A year ago I watched the mother of one of T’s classmates struggle with the reality that her child was leaving the comfort of our extraordinary preschool and moving on to kindergarten. The transition proved painful for both mother and child. I sympathized with my friend, but I did not understand her sadness. In fact, I told her it simply wouldn’t be a big deal for T and me. She had the grace not to tell me I was full of shit.
Five years into this parenting gig and I still feel a twinge of annoyance when a more experienced parent tells me how my family will feel or act during an upcoming phase of development. “We are different” I think, “They don’t know us. We are special.” At the same time I cannot resist breaking it down for parents with kids younger than mine. I hear myself explaining what is coming and I hate myself for being that person. Especially as I see the look on the face of whatever friend I’m speaking to. I can see what is running through their head, “We are different. She doesn’t know us. We are special.”
At the beginning of last week I dropped the boys off at school and on my way out found this in T’s mailbox:
Last fall we were asked to fill the paper with words that described who we hoped T would be as an adult.
That hair. I miss that crazy hair so much.
Friday was the final day of school. During the week laminated photos that decorated the boys’ classrooms trickled home with them. But the little poster of our hopes for T was the first. I lifted it out of the mailbox and suddenly my throat was burning and tears flooded my eyes. I made it to the car before the ugly crying began.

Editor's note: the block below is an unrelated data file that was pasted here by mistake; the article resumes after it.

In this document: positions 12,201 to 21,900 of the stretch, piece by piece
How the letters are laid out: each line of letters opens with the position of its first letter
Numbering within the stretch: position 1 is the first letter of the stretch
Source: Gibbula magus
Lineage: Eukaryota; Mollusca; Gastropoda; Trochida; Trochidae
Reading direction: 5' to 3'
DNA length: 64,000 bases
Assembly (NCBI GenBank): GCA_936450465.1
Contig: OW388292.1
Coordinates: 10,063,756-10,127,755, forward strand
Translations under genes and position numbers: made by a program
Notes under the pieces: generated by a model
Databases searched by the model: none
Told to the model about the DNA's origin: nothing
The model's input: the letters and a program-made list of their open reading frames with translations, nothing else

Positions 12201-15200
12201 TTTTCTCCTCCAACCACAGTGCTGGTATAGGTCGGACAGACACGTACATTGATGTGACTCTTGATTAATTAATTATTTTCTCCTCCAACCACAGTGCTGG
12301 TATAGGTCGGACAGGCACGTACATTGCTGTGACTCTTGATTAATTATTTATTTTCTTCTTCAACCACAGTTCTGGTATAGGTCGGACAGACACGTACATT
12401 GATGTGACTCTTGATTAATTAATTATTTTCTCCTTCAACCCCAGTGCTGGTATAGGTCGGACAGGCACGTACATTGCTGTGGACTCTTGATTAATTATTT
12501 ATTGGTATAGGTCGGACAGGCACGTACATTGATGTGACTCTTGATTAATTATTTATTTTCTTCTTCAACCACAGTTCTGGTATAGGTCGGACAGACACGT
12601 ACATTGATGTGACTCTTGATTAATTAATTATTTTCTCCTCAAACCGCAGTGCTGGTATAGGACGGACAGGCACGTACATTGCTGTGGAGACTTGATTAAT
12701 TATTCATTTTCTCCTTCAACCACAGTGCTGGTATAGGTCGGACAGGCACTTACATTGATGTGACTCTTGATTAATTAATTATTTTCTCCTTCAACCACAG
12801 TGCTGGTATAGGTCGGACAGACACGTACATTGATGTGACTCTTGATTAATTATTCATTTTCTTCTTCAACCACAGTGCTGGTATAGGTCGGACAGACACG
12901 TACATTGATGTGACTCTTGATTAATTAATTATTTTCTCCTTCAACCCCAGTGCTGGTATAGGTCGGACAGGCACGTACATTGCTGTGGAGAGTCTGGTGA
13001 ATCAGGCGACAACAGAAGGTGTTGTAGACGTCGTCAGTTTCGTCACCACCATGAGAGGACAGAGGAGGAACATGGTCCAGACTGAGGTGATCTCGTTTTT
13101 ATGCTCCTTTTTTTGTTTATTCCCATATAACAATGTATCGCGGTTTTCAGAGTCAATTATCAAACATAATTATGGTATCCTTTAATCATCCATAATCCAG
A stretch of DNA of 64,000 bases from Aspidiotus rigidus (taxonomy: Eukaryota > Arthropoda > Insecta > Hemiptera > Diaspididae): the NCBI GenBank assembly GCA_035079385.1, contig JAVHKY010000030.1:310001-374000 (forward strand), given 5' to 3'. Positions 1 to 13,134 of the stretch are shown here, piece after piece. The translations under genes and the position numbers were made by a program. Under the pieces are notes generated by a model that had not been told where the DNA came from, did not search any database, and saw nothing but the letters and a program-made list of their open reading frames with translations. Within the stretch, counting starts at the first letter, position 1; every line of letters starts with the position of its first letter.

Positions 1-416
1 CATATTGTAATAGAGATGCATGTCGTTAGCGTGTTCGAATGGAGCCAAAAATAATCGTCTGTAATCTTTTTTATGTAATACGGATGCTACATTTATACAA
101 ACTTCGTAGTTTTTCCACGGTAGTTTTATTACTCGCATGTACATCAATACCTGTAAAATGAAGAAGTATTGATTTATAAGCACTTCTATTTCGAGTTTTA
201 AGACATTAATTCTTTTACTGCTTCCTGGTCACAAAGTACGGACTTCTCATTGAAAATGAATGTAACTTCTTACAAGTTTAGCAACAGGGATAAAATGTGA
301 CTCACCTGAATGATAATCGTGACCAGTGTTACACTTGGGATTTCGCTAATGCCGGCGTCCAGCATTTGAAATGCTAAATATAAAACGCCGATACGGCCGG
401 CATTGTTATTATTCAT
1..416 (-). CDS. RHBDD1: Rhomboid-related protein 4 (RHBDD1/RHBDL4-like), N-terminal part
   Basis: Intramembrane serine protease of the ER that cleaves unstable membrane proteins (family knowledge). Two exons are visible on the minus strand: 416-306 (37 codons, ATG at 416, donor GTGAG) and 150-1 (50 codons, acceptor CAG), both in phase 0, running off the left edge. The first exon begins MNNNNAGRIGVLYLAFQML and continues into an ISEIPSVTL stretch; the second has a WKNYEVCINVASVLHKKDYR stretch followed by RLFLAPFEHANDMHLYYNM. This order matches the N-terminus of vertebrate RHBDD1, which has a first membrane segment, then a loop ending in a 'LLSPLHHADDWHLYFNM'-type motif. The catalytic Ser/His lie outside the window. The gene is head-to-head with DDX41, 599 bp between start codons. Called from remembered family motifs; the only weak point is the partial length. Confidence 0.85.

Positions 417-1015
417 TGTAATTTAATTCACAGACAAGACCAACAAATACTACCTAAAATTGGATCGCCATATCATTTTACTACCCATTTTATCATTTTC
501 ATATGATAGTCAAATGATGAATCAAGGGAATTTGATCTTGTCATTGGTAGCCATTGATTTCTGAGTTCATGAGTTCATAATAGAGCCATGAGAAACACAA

That friend of mine? I emailed her and confessed I was wrong last year. Both T and I were struggling with his upcoming transition to kindergarten. I asked for advice on how she got through it.
A year ago I was so excited for the following fall I couldn’t see straight. T would have the same teachers that he adored. C would be going to school as well. He threw a fit every single day of spring semester when we dropped T off because he wanted to stay. And the fact that I was going to have a couple of hours a day to myself helped tremendously. Our small transition included the loved and familiar for T, exactly what C needed developmentally, and a fucking break for me. Life was great. Transitions were great. Why would kindergarten be any different?
Oh, pompous, naive, foolish Karen. When will you get over yourself and start actually listening to the more experienced parents?
The unknown is hard for both T and me. Watching his anxiety rise as he realized he wouldn’t be able to bring his much loved teachers with him to elementary school was heartbreaking. His fear is real and I ache for him. I’m also kind of furious that he is growing up. His delicious little boy body is getting harder and harder to lift. His limbs dangle everywhere when he crawls into my lap. The last five years have been the fastest of my life and I know time will only continue to fly by with more speed. Even if I didn’t believe it the first time a well meaning, experienced parent told me.
T walking away from preschool for the last time on Friday. Again, I was able to save the ugly crying for the car. Victory.
The boys attend (Um, I mean C attends and T attended…sniffle) a laboratory school on the SU campus. Undergrads and grad students work with the children each semester. The assignments include these lovely bound books made for each child that tracks development over the semester. Here are the covers of T’s 6 books.
And C’s first two.